A criminal conviction does not affect your parental rights and responsibilities unless a court decides to specifically address it. Therefore, any visitation rights you had prior incarceration, are still in effect after your release, unless your court order was changed to remove your access and possession rights.
Think about how the child will feel about seeing you for the first time after a long absence. Instead of building up expectations that might lead to disappointment, start off slowly. You have many years to build on a strong start. The custodial parent may have valid concerns about you spending long periods of time with children that you have not seen in a while. Prepare yourself for the many questions they will have and what you think would be helpful for them to hear. Reunions rarely meet anyone’s expectations and feeling let down afterward is a normal response. It may take several reunions to get reacquainted. It gets better. It may take 10 or 12 or 20 times of showing up and sticking it out. Show your child you are committed. You may be shocked to see how much they’ve grown since you last saw them. Talk to them at the age level they are now, not at the level they were when you last saw them. Teenagers, especially, resent being talked to as if they are in elementary school. Your children may test you and this is normal. Common reactions at reunions are shock, sorrow, happiness, anger and tears—sometimes all in the first few minutes, or sometimes spread over several visits.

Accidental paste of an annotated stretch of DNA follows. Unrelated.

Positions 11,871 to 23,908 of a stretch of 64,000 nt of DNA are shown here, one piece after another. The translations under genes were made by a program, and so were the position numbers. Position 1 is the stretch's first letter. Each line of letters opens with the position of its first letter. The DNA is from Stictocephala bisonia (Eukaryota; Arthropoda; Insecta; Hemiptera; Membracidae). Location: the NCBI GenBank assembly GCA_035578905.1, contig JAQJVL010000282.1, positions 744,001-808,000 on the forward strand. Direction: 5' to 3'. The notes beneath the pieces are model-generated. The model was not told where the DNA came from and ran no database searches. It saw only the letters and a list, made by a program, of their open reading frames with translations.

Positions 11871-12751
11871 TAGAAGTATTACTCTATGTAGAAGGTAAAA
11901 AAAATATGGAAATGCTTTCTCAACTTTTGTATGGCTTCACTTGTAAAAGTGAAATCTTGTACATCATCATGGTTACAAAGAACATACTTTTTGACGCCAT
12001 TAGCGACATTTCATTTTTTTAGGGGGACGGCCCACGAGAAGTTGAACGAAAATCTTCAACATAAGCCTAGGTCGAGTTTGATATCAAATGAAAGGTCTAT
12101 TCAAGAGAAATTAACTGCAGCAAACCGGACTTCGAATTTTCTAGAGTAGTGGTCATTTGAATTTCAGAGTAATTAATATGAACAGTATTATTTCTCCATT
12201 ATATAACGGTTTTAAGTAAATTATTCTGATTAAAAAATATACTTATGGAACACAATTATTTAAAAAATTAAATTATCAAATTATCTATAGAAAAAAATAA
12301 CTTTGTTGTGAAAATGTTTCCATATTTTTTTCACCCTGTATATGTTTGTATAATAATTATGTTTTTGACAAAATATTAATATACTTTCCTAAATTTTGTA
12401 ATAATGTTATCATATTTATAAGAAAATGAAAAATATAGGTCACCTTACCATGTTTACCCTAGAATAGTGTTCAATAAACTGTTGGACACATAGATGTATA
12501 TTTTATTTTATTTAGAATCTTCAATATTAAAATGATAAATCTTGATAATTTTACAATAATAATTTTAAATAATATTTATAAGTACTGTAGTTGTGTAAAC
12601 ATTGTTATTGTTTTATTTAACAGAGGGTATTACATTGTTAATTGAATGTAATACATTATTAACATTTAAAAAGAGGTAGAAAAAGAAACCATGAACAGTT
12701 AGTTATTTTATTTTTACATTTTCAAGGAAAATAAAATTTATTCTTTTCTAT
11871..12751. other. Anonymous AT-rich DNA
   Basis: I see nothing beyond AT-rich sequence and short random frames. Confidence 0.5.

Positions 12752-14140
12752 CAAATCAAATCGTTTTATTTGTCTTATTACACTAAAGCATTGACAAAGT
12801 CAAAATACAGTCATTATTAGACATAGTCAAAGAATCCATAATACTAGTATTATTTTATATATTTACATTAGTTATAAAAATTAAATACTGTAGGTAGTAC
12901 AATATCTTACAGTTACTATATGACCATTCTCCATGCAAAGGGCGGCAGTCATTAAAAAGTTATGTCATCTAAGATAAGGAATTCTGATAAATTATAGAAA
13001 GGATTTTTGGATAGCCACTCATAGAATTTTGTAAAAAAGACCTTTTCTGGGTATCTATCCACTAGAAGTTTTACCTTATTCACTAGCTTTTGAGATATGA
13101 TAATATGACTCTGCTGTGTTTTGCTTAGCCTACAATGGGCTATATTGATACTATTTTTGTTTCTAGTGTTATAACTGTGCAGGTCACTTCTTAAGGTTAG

Think about what type of child you have. Is the child shy or up for anything? Is your child slow to warm up to people, or does your child worry easily? You could start to visit with the children over lunch at school, or spend an afternoon with them in the park with another adult present, in order to rebuild trust. An adult friend or relative that the child could run to for reassurance and a hug can help everyone get through the first few visits. The child may be excited, yet still feel the need for approval that it’s really okay.
The Seedling Foundation provides mentors for children of incarcerated parents. Seedling’s Promise program pairs children ages 5-18 with a caring adult who meets them at the school. Positive relationships are developed that can improve children’s lives for years to come.
Big Brothers Big Sisters makes meaningful, monitored matches between adult volunteers and children ages 6 through 18. The volunteers develop positive relationships that have a direct and lasting effect on the lives of young people.
Resources from The Office of the Attorney General